“Tweets Should Continue to Flow,” Says Twitter Amid Stunts With India


Twitter is hitting a challenging note on its own fight with India to restrict accounts in the country. On Monday, the company released its first official response since the Indian government asked it to block more than 250 accounts it had restored in defiance of an order from the IT ministry. Among the blocked accounts were Caravan, a news magazine, and people who had criticized Prime Minister Narendra Modi.

“We firmly believe that the open and free exchange of information has a positive global impact, and that Tweets should continue to flow,” the company said in a statement shared with BuzzFeed News.

Twitter’s statement comes amid a clash with India’s increasingly authoritarian government as millions of farmers protest agricultural reforms, rocking the nation.

Monday, reported in the Indian press he said the government had asked the company to block nearly 1,200 additional accounts which, they said, were being tweeted about the protests and which were being managed by Pakistan. A report in the Times of India he also quoted an anonymous government official as saying that India was unhappy with Twitter CEO Jack Dorsey for liking the tweets supporting the protests. A Twitter spokesman declined to comment.

On January 31, India’s IT ministry had ordered Twitter prevents more than 250 accounts belonging to activists, political commentators, and the Caravan were to be seen in the country. Twitter initially complied but changed course six hours later. In response, the government of India blue the site to once again block accounts and has threatened Twitter officials in India with legal consequences for violating the order, including a fine and up to seven years in prison.

But a week later, the bills are still being raised, putting the company’s staff in India at risk of government revenge.

“The safety of our employees is a priority for us on Twitter,” the company statement said. “We continue to engage with the Government of India from a position of respect and we approach the Honorable Minister, Ministry of Electronics and Information Technology for a formal dialogue.”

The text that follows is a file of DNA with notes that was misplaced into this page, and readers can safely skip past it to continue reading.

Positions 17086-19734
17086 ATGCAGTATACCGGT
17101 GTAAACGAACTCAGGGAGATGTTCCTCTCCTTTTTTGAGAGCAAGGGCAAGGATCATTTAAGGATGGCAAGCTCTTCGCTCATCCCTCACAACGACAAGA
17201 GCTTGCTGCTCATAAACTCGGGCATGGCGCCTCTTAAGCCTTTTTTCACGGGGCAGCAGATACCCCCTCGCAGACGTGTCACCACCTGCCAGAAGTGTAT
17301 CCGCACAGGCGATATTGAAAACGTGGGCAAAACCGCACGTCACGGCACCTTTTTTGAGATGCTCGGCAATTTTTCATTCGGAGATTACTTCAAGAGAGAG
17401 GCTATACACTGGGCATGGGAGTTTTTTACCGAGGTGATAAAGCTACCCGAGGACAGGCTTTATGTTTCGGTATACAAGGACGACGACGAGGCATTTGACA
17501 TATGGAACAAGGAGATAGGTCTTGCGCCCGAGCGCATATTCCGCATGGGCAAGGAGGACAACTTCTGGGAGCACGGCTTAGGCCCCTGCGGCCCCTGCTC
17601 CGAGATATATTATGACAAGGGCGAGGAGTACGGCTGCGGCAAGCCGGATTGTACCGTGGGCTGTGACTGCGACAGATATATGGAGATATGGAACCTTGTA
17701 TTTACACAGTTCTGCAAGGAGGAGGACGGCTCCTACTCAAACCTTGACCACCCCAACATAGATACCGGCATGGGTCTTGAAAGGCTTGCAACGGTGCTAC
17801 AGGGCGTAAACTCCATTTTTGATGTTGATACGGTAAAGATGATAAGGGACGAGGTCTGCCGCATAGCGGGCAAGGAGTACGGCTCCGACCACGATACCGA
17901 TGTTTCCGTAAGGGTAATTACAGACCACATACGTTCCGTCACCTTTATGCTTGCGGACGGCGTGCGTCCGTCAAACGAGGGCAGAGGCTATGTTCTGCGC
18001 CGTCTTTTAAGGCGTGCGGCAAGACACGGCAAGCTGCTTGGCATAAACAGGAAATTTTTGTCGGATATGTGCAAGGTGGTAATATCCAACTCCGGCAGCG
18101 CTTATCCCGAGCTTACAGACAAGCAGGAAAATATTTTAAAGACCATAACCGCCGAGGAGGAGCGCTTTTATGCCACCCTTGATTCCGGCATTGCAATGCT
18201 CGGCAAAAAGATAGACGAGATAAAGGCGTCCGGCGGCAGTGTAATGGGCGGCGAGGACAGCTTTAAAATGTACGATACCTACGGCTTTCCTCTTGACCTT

Twitter actions have put him at the center of a debate on freedom of expression in a country that sees an ongoing crackdown on dissent amid protests by millions of farmers opposed to agricultural reforms they say will hurt them. their revenues. For Twitter, blocking accounts once again would mean enabling this crackdown, but not limiting the risk to legal consequences.

“We review every report we receive from the government as soon as possible, and we take appropriate action on such reports while ensuring that we uphold our core values ​​and our commitment to protecting public conversation,” he said on Twitter. . “An update is being shared through our established channels of communication with the Government.”

Despite the educated language, certain people, including senior Twitter employees saw a double significance in the statement. During the Arab Spring of 2011, Biz Stone, co-founder of the society and former general counsel Alexander Macgillivray, wrote a post that clarified the society’s position regarding freedom of expression. Has been entitled: “Tweets Become Flowing”.





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